5. Thanks Micky, my sentiments exactly! Along those lines, I spoke with my helmsman and he said he was tired of getting splinters in his hands and a sore back from horsing around that old-fashion tiller, so I upgraded the helm to a more convenient to operate ship's wheel - although it only has five spokes. (I fashioned it out of an old watch gear I had in my box-o-junk and some brass wire for handles). I suppose the original Harvey could have had a tiller and the "desk" in front of it seems consistent with a tiller arrangement but I had to turn the "desk" around and make a wheel box out of it. I finished making the lower dead-eyes and chain plates and mounted them in "double channel" fashion. I turned the dead eyes out of 3/16 dowels (its what I have the most of) and gave them some walnut stain for an antiqued look. I also got a start on the foremast which will be in the paint shop soon.
  6. Thanks Jim! I would have preferred that I knew what ship it was supposed to be before I started building it. However, now that I know I'm seeing so many variations on other models I don't know what is supposed to be accurate. I'm using the model as a practice exercise. I have had to manufacture many of my own parts which I haven't done before so that's slow going with a lot of trial and error. The model won't look as polished as an accurate scale kit build will but as I progress it is kind of endearing its self in me.
  7. I'm just about done with the deck details. I included as many upgrades, embellishments, improvements and details (also mistakes) as I dared. I had some materials left over from two other models that I put to use. I early abandoned all hope of historical accuracy and the scale of the model is too small for true accuracy so I decided to make the model "my own": I upgraded the cannon barrels and carriages and lashed them down; I included two swivel guns in the aft; I fashioned cannon balls from pin heads and mounted them into the ball racks; I made belaying pins from brass wire (I also had some left-overs); I made jackstay eyebolts from brass wire and put the rings in the ring boxes; I found some chain for the anchors and I improved the bowsprit construction. I am most particularly proud of the 21 ft ship's boat that I fashioned out of scrap planking and made a mini planked-up boat out of. This was my first attempt at trying to do this and I planked the boat onto a false frame that I then later chiseled out. I decided to go with the "ship that's been to sea look" than the "ship that came right out of the ship yard" look so somethings look ragged, worn, rusted and damaged (at least that's my excuse!). I'm finishing the bowsprit rigging now. I also fashioned some deadeyes from 3/16" dowel (maybe not the right scale) and mounted them on brass wire chain plates and decided on a "double channel" mounting for them because they would be too difficult to rig if I mounted them against the side boards. On to the foremast next!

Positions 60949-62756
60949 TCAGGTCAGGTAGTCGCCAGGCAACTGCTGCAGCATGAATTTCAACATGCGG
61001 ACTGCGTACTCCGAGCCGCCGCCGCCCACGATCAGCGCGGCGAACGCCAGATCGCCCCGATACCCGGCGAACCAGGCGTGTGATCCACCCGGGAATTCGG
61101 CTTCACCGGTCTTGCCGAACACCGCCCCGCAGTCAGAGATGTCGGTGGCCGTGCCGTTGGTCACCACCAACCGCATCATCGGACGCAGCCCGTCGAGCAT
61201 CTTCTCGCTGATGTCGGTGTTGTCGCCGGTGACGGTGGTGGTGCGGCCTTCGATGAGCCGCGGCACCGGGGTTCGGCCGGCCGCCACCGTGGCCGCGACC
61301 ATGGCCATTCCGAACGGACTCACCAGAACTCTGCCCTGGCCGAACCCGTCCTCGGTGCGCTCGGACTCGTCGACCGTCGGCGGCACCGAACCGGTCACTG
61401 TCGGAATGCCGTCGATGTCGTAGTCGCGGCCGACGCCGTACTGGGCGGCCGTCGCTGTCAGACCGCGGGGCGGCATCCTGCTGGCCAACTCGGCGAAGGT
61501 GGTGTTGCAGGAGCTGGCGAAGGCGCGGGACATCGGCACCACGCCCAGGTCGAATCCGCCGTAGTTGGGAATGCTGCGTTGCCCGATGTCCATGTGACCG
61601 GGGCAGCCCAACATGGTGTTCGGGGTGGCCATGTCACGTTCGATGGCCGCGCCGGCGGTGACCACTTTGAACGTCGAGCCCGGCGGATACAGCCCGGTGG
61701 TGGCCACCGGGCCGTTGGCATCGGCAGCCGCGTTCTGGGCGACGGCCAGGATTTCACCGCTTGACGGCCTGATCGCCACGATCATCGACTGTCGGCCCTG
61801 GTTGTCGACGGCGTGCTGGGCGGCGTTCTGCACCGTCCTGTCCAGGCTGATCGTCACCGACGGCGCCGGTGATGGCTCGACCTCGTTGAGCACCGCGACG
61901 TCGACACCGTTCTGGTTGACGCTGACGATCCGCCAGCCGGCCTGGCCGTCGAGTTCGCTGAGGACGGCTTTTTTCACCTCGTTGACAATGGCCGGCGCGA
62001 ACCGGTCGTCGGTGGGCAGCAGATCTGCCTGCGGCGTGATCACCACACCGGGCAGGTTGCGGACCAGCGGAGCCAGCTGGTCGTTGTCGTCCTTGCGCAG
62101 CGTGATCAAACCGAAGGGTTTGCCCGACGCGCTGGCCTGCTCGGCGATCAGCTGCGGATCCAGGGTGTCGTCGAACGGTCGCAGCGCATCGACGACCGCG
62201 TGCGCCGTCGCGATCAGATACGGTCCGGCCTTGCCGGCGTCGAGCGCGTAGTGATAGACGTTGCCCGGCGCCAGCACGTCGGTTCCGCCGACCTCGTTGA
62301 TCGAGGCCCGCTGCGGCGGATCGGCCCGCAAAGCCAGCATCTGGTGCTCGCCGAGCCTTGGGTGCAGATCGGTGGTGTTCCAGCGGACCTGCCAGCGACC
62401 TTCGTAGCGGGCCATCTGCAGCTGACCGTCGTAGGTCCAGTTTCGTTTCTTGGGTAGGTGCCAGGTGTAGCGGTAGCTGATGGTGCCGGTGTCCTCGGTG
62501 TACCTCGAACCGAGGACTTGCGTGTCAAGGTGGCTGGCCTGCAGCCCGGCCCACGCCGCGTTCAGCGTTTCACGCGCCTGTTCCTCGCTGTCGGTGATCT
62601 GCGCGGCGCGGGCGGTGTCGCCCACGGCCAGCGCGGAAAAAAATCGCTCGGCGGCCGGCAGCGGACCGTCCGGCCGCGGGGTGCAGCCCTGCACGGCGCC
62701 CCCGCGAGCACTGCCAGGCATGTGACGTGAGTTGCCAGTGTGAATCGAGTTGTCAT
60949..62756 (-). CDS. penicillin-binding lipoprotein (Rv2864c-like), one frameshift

8. Thanks, she's at the armory now getting fitted for guns.
  9. I began this tread under the title "Cheap-O Plank on Frame Brig" hoping that someone might help me identify exactly what this kit might be. Well I figured it out by researching riggings for sloops, which led me to schooners which led me to Baltimore Clippers which led me to the Harvey (The Pride of Baltimore is a different ship) which has the exact deck plan as this model. True to modern day fashion, there is a You Tube Video of someone who experienced exactly my same plight and bought one of these kits and then figured it out. Of course by now I have made various blunders trying to do things the way I thought they should be done since I didn't really have much for instructions. I gave her a coat of paint, which hides a lot of sins but the paint scheme is more 1747 instead of 1847 ( I needed a lot of oakum and tallow on the hull). I have to say the quality control on the kit is lax; many of the parts that were suppose to mate don't, A few parts are missing, some parts I don't know what they are for but that became fewer as I pieced together the deck furniture and I can figure out where some of the left over parts go. The sail plan doesn't include the square sails on the main mast and I had to research the lengths of the masts, yards, booms and gaffs which I found. Apparently there are more accessories that I can buy that include brass cannons and belaying pins but I don't see any blocks or deadeyes available. Since this is a SIB site I won't bore the audience with the rest of the build. I may post a final picture when I finish. But the Harvey is an interesting ship, actually it was a merchant ship outfitted with guns for protection against pirates which were then still numerous. She sailed the California coast around the days of the Gold Rush so she may have had precious cargo. I was defiantly more "intellectually engaged' trying to solve this puzzle then if I had a kit that was well planned and easier to assemble - but I won't end up with a museum piece, which would have been unlikely in any case! Experience is the only way to grow.